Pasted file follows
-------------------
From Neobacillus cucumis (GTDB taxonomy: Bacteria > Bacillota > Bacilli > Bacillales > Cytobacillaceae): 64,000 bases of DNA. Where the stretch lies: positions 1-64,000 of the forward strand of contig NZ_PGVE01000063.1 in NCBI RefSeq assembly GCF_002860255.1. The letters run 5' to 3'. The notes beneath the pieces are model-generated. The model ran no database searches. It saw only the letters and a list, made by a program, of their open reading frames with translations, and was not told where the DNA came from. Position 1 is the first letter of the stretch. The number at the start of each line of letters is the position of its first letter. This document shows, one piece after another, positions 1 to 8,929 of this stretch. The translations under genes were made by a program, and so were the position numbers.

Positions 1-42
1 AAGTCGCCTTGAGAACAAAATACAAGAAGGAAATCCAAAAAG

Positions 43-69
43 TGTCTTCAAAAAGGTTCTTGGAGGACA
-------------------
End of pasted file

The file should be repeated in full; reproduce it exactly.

From Neobacillus cucumis (GTDB taxonomy: Bacteria > Bacillota > Bacilli > Bacillales > Cytobacillaceae): 64,000 bases of DNA. Where the stretch lies: positions 1-64,000 of the forward strand of contig NZ_PGVE01000063.1 in NCBI RefSeq assembly GCF_002860255.1. The letters run 5' to 3'. The notes beneath the pieces are model-generated. The model ran no database searches. It saw only the letters and a list, made by a program, of their open reading frames with translations, and was not told where the DNA came from. Position 1 is the first letter of the stretch. The number at the start of each line of letters is the position of its first letter. This document shows, one piece after another, positions 1 to 8,929 of this stretch. The translations under genes were made by a program, and so were the position numbers.

Positions 1-42
1 AAGTCGCCTTGAGAACAAAATACAAGAAGGAAATCCAAAAAG

Positions 43-69
43 TGTCTTCAAAAAGGTTCTTGGAGGACA